Gilead Sciences Inc announced Tuesday that they had struck non-exclusive voluntary licensing agreements with five generic drug makers to manufacture remdesivir, its experimental COVID-19 drug, for distribution in 127 countries, not including the United States.

The company said that Drugmakers Mylan, Cipla, Ferozsons Laboratories, Hetero Labs and Jubilant Lifesciences will manufacture remdesivir for distribution in "low-income and lower-middle-income countries, as well as several upper-middle- and high-income countries" that face health-care barriers amid the coronavirus pandemic. The five generic drug makers are based in India and Pakistan and will help further expand the supply of remdesivir.

Under the agreements, the companies can establish their own prices, but will not have to pay royalties to Gilead until the World Health Organization declares an end to the public health emergency for the novel coronavirus, or until another medicine or vaccine is approved to treat or prevent Covid-19. 

This will help to set the price low so that drugs can be manufactured and distributed quickly to those in need.

The COVID-19 pandemic has infected more than 4.38 million people globally and claimed at least 294,600 lives till now, according to John Hopkins University. Gilead mentioned that their ultimate goal is to make remdesivir both accessible and affordable to governments and patients around the world.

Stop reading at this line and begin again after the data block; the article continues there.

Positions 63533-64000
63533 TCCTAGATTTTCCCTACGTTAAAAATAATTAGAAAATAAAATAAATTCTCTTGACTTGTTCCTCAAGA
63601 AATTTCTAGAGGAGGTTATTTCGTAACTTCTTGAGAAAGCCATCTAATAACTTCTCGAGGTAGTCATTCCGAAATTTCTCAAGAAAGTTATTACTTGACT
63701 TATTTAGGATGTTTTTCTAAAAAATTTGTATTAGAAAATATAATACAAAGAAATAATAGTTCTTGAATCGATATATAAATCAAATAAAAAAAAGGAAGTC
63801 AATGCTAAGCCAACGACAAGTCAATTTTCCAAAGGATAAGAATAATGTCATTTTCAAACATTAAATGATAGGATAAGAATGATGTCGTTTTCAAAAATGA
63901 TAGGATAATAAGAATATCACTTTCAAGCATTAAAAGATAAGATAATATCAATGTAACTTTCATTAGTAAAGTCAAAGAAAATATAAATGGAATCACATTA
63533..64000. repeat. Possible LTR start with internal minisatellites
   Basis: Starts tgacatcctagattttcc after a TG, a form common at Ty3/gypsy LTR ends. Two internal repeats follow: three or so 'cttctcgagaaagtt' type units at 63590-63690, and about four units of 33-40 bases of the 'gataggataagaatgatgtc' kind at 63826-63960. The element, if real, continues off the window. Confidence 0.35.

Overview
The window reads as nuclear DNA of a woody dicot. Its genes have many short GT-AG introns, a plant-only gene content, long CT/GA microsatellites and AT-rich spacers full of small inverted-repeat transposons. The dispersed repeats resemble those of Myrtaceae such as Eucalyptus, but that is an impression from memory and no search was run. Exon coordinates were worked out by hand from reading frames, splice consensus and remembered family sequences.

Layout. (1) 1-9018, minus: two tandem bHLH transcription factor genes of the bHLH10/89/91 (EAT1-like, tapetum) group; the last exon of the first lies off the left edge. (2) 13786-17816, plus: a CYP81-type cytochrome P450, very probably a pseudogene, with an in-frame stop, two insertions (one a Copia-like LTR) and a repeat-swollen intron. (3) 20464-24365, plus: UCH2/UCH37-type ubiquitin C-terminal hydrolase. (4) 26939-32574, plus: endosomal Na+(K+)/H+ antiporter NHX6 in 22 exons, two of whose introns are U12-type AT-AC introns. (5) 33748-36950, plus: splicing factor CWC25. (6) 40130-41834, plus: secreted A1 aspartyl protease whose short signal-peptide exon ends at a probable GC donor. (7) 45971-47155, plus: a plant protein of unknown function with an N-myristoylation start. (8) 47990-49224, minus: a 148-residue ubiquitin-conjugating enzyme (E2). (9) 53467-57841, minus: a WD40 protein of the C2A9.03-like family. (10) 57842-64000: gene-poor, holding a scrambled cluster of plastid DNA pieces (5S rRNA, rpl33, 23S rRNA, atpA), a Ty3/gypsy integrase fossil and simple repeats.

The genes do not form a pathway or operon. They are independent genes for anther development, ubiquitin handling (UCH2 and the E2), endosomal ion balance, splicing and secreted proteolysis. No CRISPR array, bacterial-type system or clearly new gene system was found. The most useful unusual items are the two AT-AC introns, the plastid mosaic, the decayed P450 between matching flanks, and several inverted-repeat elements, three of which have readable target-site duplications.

Remdesivir is one of many drugs being tested as a potential treatment for severely and moderately ill COVID-19 patients.

On May 1, the Food and Drug Administration (FDA) issued emergency use authorization for remdesivir for the treatment of COVID-19 in adults and children hospitalized with severe disease.

In clinical trials, intravenously administered remdesivir has been shown to shorten the recovery time in some COVID-19 patients.

Gilead CEO Daniel O'Day told CNBC earlier this month that the company has been attempting to expand its supply chain after learning from other severe outbreaks such as influenza. 

Gilead anticipates producing more than 140,000 rounds of its 10-day treatment regimen by the end of this month and is aiming to manufacture at least 500,000 rounds of remdesivir by October, one million rounds by the end of this year and millions more in 2021, if demanded.